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Dealers must get ready for Jan. 1 start of Risk-Based Pricing Rules

November 1, 2010

Sweeping rules that generally apply to dealers who obtain a consumer’s credit report and then enter into a credit transaction with that consumer take effect Jan. 1. The long-awaited Final Risk-Based Pricing Rule was constructed jointly by the Federal Reserve Board and the Federal Trade Commission.

Risk-Based Pricing refers to the practice of setting or adjusting the price and other terms of credit provided to a particular consumer based on the consumer’s creditworthiness.

The final FTC/FRB Rule provides creditors with several methods for determining which consumers must receive Risk-Based Pricing Notices (RBPN).

As an alternative to providing risk-based pricing notices, the final Rules permit creditors to provide consumers who apply for credit with a free credit score and information about their score. Today, most consumers must pay a fee to obtain their credit score.

The new rule generally applies to creditors that engage in risk-based pricing and use a credit report to set the terms on which credit is extended to consumers. The rule does not apply to extensions of business credit or to lease transactions.

Dealers and other creditors who use credit reports will have to deliver a RBPN to consumers whom the dealer will extend credit but on "material terms that are materially less favorable than the most favorable terms available to a substantial proportion of consumers from or through that person."

The new Risk-Based Pricing Rule is the latest duty mandated by the Fair and Accurate Credit Transactions Act of 2003. Also, the RBPN requirement is entirely separate from the new Model Privacy Notice that the FTC and the federal banking regulatory agencies issued recently under the FTC Privacy Rule.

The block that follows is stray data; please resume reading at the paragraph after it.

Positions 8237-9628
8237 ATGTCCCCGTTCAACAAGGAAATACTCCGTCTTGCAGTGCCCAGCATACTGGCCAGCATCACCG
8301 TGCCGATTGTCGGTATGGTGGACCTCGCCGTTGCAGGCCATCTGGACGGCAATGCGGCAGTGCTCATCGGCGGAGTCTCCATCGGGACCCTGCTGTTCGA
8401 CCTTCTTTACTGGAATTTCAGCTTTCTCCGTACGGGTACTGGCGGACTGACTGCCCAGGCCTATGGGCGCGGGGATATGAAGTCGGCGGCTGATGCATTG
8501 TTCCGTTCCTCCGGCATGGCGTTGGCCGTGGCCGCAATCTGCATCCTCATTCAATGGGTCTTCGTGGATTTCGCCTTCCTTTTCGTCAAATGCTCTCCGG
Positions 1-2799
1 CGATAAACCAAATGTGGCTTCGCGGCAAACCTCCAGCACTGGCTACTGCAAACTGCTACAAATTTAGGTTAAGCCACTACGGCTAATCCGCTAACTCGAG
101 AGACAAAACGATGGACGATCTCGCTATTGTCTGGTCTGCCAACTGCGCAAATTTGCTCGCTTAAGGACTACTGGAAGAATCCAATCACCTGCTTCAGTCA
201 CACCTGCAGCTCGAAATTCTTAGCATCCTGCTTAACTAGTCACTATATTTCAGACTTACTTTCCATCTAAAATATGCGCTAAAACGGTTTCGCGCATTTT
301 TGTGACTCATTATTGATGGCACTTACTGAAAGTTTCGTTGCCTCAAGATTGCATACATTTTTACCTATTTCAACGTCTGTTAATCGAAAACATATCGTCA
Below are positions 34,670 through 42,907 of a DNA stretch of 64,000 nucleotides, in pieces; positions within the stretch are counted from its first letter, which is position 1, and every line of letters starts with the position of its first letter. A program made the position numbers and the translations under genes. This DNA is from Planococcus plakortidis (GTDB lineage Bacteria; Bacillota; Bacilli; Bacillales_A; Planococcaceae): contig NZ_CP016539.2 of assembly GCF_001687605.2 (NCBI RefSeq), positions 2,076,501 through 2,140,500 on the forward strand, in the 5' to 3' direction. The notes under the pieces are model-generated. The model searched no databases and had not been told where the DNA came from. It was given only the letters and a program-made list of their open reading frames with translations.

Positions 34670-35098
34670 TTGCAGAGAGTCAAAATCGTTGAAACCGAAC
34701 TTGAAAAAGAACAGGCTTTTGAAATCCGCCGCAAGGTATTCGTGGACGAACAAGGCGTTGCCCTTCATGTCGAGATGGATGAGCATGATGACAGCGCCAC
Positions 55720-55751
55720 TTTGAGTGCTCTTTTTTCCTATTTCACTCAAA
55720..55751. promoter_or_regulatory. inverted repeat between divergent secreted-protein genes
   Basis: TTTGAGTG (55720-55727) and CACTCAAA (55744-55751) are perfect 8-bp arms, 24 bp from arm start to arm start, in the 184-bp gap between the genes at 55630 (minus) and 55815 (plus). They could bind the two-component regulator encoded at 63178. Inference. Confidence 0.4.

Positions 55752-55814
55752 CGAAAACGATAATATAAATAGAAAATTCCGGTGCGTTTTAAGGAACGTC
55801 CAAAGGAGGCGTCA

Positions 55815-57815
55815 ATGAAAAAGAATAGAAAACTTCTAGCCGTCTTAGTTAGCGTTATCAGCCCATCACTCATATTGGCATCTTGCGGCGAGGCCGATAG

The RBPN requirement is intended to improve the accuracy of credit reports by alerting consumers whose credit applications have been approved (but generally on less favorable terms) to the existence of negative information in their credit reports which they can check for accuracy and, if warranted, challenge.

This is meant to "complement" the Fair Credit Reporting Act’s adverse action notice requirement, which requires creditors who deny a consumer’s credit application based in whole or part on information in a credit report to provide information about credit reports to those consumers.

Because of the difficulty in determining which customers fit into this ill-defined category, the agencies adopted an Exception Notice that dealers and other creditors may issue in lieu of the RBPN.

The criteria for using the Exception Notice and other elements of the Risk-Based Pricing Rule and associated model forms are in the 202-page final rule, posted on the FTC Web site at www.ftc.gov/os/2009/12/R411009riskbasedpricingfrn.pdf.

 

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